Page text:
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Integral of Sqrt of (49-4x^2) and Differentiating Answer

  • Thread starter ana111790
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1. Homework Statement
[tex]\int\sqrt{49-4x^2}[/tex]
I have done the integration to the best of my ability. My teacher requires that I differentiate the answer to get back to the original integrand. Can someone please check my work and help me along with the differentiation?

2. Homework Equations
U substitutions, and double angle formula ((sinx)^2=1/2 - (cosx)/2

3. The Attempt at a Solution

[tex]7\int\sqrt{1-(2x/7)^2}[/tex]

cosu=2x/7
-sinu du=2/7 dx
u=arccos(2x/7)

Integral Rewritten as:

[tex]\int[/tex][tex]7\sqrt{1-cos^2}* -7(sinu)/2 du[/tex]
[tex]7\sqrt{1-cos^2}= sinu[/tex] therefore:

=[tex]-49/2\int(sin^2u)du[/tex]
=[tex]-49/2\int(1-cos^2)/2 du[/tex]
=[tex]-49x/4 + 49(sinu)/2 + C[/tex]
=[tex]-49x/4 + 49(sin(arccos(2x/7)))[/tex])/4 + C[/tex]

Differentiation:
[tex]-49/4 + [49(cos(arccos(2x/7))]/(4 \sqrt{1-(2x/7)^2}) * 4/49[/tex]
=[tex]-49/4 + (2x)/(7\sqrt{49-4x^2})[/tex]


Does this make sense at all?
How can I get to the original integrand given [tex]\int\sqrt{49-4x^2}[/tex]
 
Last edited:

gabbagabbahey

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[tex]7\sqrt{1-cos^2}= sinu[/tex] therefore:
Careful, the square root sign always returns the positive root

[tex]\implies \sqrt{\sin^2(u)}=\left\{\begin{array}{lr}\sin(u), & \sin(u)\geq 0 \\ -\sin(u), & \sin(u)\leq 0\end{array}[/tex]

For this reason, [itex]\cos(u)=\frac{2x}{7}[/itex] is a poor choice of substitution.

=[tex]-49/2\int(sin^2u)du[/tex]
=[tex]-49/2\int(1-cos^2)/2 du[/tex]
=[tex]-49x/4 + 49(sinu)/2 + C[/tex]
Here, there is another error; [tex]\int \cos^2(u) du \neq -2\sin(u)[/tex]
 
How do you suggest I solve it? I have literally spent days on this problem and I'm still lost :(
 

gabbagabbahey

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Try integration by parts instead.

Edit there is a little trick necesary, so show me what you get after applying integration by parts once, and I'll help you from there
 
Last edited:
I have tried Integration by Parts and it seems to never end.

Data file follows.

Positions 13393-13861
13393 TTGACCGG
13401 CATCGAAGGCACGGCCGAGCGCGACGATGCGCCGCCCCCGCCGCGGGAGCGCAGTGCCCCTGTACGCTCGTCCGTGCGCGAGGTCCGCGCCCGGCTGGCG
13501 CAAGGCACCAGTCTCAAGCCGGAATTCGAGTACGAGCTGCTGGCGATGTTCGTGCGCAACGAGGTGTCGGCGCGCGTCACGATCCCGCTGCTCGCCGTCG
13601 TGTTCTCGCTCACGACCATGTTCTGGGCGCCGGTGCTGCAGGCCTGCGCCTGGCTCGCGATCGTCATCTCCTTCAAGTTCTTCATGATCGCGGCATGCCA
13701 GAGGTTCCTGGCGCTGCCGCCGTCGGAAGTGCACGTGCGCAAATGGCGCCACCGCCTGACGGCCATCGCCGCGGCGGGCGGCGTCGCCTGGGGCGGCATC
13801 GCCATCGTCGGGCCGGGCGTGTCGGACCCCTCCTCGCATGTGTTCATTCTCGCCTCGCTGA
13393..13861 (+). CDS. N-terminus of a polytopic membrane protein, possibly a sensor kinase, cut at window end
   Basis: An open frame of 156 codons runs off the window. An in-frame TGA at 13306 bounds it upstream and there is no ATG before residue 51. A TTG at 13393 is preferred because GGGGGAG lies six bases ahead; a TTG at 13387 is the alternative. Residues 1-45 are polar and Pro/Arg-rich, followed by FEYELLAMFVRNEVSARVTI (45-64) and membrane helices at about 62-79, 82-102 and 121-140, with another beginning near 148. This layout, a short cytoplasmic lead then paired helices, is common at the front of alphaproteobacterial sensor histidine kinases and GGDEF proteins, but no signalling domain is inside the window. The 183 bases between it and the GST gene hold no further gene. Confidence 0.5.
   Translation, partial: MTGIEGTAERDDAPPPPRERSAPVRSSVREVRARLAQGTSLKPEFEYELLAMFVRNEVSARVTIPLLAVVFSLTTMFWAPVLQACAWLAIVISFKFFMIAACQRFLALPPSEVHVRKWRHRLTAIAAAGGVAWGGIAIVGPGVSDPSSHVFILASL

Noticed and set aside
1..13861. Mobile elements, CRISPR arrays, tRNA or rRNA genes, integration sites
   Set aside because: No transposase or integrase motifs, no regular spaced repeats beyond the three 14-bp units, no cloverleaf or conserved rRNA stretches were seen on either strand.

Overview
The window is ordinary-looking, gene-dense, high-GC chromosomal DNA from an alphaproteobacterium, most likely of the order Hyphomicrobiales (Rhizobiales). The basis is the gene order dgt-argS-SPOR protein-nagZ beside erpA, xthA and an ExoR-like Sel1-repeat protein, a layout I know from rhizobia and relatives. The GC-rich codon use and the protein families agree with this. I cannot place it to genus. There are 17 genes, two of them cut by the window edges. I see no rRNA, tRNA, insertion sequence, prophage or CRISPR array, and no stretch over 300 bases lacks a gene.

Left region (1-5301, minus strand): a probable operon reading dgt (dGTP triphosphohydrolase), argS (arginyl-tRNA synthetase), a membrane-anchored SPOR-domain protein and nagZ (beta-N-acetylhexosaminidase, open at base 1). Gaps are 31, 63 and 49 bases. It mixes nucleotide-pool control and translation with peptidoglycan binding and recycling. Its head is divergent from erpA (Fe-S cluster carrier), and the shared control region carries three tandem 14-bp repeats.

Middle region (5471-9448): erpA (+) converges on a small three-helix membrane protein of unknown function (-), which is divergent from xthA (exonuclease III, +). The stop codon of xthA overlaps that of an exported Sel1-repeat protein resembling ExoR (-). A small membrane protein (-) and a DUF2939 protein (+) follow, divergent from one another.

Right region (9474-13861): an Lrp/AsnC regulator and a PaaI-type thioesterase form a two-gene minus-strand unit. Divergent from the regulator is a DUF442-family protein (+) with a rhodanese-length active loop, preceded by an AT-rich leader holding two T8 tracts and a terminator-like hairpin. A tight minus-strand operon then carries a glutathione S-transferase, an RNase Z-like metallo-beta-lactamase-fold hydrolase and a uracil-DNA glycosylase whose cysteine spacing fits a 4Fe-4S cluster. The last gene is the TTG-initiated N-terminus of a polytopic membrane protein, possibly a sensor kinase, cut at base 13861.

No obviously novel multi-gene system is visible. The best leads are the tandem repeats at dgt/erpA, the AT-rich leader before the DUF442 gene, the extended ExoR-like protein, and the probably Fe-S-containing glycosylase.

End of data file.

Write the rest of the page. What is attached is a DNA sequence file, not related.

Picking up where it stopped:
I separated the integrand into 2 fractions, by multiplying top and bottom by sqrt(49-4x^2) to get:
49/ sqrt(49-4x^2) - 4x^2/(49-4x^2)
The 1st fraction I can integrate easily, the second I used Integration by Parts so that:

u=x^2
thus du=2x

dv=1/(1-(2x/7))
v=7/2 * arcsin(2x/7)

I kept doing IBP up to 5 times, and could not get an answer.
According to the book the answer should be xsqrt(49-4x^2) + 49/2 arcsin(2x/7) + C
 

gabbagabbahey

Homework Helper
Gold Member
5,001
6
I have tried Integration by Parts and it seems to never end.

I separated the integrand into 2 fractions, by multiplying top and bottom by sqrt(49-4x^2) to get:
49/ sqrt(49-4x^2) - 4x^2/(49-4x^2)
The 1st fraction I can integrate easily, the second I used Integration by Parts so that:

u=x^2
thus du=2x

dv=1/(1-(2x/7))
v=7/2 * arcsin(2x/7)
Hmmm... why not just use dv=dx and u=sqrt(49-4x^2)...what do you get after applying IBP once like this?
 

gabbagabbahey

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u=sqrt(49-4x^2)
du = -4x/(sqrt(49-4x^2)

dv=dx
v=x

According to the rule: Integral of udv = uv-Integral of vdu

x*Sqrt(49-4x^2) + integral of [4x^2/(Sqrt(49-4x^2)]
Good :smile:.... now comes the tricky business; let's call your original integral [itex]I[/itex]:

[tex]I\equiv \int \sqrt{49-4x^2)dx[/tex]

What happens if you add and subtract 49 to the numerator of integral of [4x^2/(Sqrt(49-4x^2)]?:wink:
 

gabbagabbahey

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Yes,

[tex]\int\frac{49}{\sqrt{49-4x^2}}dx=\int\frac{49}{7\sqrt{1-\left(\frac{2x}{7}\right)^2}}dx[/tex]

You forgot to divide by that 7
 

gabbagabbahey

Homework Helper
Gold Member
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6
Welcome:smile:
 
164
2
hum... sqrt(sin^2(x))=abs(sin(x)). in trig substitutions, as far as i know, we almost always take the triangle to be in the first quadrant, so i dont think we should be so particular about this.

so sqrt(1-x^2)=cos(t) when x=sin(t) . here i prefer that x is vertical instead of horizontal.

cos^2(x)=(1+cos(2t))/2 and the result should follow. i think this was what the op was looking for.
 

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